Friday, September 17, 2010

Dominican Republic

The Dominican Republic is located in the Caribbean, on the same island as Haiti. Culinary influences include the Spanish (it used to be a Spanish colony), indigenous Taino, and African (Africans were brought by the Spanish to be slaves), and is most similar to Cuba and Puerto Rico. Common dishes include rice and beans, pork, other stewed meat, and seafood (for coastal residents). Dominican food tends to be less spicy than most other Caribbean food, and dominant seasonings are garlic, onion, cilantro, and oregano. I've also heard that chicken bouillon cubes contribute to a uniquely Dominican flavor.

I came across the recipe for the chicken nuggets online and decided that anything marinated in rum was all right with me. Usually chicharrones are made with pork rind, but chicken is apparently the Dominican way. I used chicken thighs and marinated them overnight in a ziplock bag. The frying process was surprisingly painless and the nuggets were flavorful but not actually spicy. My friend Ben said that he'd only had them with pork before, but that these tasted just about right. My only regrets were that I could have fried a few of them longer and that I didn't have any lime wedges!

My friend Ashley spent some time in the Dominican Republic and told me that I couldn't skip rice and red beans. She was kind enough to pass along her recipe and some tips, and it was delicious! I used basmati rice, since it was what I had around. Next time I might chop the onion a bit smaller (the recipe calls for quarters), but it was surprisingly tasty and sweet. I'll definitely make this again! Maybe I'll even have it for breakfast topped with a fried egg.

Sunday, September 12, 2010


Burma (or Myanmar) is located in southern Asia between China, India, Laos, and Thailand. The country's current military government has promoted the name Myanmar since 1989, but the US government still uses the name Burma. Burmese cuisine is heavily influenced by China, India, and Thailand - not surprising, given its location. This means that fish sauce, clear noodle soups, and curries are all common elements. However, curries do not use curry powder, relying instead on turmeric and chili powder for flavor, as well as onions, garlic, and ginger.

I made the curry and the cucumbers while I was making the Bissau-Guinean stew, since both needed to simmer for hours and my schedule's a little hectic this week. The cucumbers were meant to be served cold, and I couldn't imagine that curry wouldn't reheat well. I thought the coolest part of the recipe was processing the onions, garlic, and ginger into a paste to get the flavor without the chunks. Of course, the friend hanging out with me pointed out that onions are *really* strong when they're processed into a paste; his eyes were watering from across the room! I made the coconut rice when I was actually ready to eat the meal (accidentally burned it, so I had to scrape off the unburned parts and just eat them - oops), and all in all, I was impressed. The rice was very mild, but the flavor went well with the curry. The meat was relatively tender and the curry was delicious; flavorful without being spicy. The cucumbers were...a little weird. But generally enjoyable.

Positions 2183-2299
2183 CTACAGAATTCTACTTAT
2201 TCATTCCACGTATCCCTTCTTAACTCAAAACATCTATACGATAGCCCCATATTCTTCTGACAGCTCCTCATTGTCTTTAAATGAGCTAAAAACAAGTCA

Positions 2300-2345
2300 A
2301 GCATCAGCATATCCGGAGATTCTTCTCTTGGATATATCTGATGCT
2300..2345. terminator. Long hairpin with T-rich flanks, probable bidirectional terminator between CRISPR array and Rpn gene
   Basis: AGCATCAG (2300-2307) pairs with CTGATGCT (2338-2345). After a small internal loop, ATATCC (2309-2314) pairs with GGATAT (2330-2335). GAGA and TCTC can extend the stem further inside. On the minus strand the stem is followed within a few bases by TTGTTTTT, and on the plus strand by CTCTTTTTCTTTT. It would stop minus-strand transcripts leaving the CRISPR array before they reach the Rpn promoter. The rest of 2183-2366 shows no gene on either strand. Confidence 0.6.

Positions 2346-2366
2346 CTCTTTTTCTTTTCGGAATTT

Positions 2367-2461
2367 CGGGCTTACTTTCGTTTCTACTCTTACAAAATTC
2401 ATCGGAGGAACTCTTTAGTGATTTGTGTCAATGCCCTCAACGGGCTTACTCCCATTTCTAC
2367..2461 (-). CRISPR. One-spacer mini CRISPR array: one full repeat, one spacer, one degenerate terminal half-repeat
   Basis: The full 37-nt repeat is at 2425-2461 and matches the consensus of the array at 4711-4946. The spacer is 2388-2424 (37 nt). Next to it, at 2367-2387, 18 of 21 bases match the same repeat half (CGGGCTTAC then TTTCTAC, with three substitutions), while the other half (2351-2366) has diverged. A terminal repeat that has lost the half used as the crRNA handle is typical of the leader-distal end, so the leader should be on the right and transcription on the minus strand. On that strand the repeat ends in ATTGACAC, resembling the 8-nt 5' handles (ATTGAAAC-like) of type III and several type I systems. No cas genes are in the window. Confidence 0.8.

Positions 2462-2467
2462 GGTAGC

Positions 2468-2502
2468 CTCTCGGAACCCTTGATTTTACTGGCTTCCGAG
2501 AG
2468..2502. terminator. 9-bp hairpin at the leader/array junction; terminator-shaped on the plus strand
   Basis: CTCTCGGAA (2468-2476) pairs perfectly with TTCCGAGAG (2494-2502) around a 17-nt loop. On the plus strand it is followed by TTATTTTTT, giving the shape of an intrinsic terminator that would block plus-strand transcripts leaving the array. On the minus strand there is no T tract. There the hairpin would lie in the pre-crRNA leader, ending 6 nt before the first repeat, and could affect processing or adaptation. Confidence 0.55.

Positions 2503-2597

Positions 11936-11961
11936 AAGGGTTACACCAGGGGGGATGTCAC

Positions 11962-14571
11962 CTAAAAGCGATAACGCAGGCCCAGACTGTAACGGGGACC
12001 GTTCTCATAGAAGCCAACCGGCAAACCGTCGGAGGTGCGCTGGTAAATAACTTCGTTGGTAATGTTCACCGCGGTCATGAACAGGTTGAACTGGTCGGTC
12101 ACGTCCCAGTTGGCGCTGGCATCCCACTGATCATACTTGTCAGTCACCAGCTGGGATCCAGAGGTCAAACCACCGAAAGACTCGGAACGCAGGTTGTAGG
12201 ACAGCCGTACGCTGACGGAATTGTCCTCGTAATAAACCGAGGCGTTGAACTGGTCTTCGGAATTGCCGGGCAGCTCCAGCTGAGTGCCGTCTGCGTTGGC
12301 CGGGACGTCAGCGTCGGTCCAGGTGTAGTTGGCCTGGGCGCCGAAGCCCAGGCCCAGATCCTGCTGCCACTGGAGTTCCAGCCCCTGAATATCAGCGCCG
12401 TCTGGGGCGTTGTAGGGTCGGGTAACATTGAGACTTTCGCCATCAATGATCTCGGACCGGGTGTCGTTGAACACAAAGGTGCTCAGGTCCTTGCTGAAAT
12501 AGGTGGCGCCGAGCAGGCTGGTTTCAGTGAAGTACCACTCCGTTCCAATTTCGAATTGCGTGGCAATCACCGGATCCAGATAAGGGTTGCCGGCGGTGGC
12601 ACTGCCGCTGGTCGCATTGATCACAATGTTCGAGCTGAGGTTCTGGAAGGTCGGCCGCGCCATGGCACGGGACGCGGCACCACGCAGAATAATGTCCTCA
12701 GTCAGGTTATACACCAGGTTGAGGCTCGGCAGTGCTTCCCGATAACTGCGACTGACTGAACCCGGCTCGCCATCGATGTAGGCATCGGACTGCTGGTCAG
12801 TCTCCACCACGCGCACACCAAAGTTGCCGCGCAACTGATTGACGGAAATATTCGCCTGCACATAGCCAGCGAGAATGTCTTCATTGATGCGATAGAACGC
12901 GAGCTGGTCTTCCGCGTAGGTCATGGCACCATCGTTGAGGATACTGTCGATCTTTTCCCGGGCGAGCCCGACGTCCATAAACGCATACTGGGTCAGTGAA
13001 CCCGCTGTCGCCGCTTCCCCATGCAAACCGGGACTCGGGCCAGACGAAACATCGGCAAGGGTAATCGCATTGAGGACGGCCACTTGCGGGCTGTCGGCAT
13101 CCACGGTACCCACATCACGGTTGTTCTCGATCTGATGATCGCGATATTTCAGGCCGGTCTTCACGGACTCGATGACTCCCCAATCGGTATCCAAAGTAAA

Wednesday, September 8, 2010


Guinea-Bissau is a small country located on the west coast of Africa, between Senegal and Guinea. Bissau-Guinean cuisine is based on rice and millet (a grain), typically paired with vegetables and zesty sauces. Coastal people may eat fish regularly, but due to the poverty of the country, meat is typically only consumed on special occasions, when livestock is slaughtered.

I wanted to cover Guinea-Bissau early on because it’s the last book I worked on for my contract, and my team just finished on Friday. I had a hard time finding recipes - there were links to a few, but the recipes themselves could generally not be found, except for the one I made. The original called for mutton, but after trying Harris Teeter, Whole Foods, Super Giant, and the butcher in Del Ray, I came to the conclusion that mutton is unavailable near Old Town, so I substituted lamb neckbones. When I was ready to serve the stew, I fished out as many of the bones as I could. A lot of the meat had already fallen off, and I used forks to get the rest off, then put it back in the pot. Generally, I liked it. I was way too shy with the salt, and I might flavor it more strongly next time (although I’m not sure with what). But it’s very hearty, and I’m enjoying the leftovers as I write this.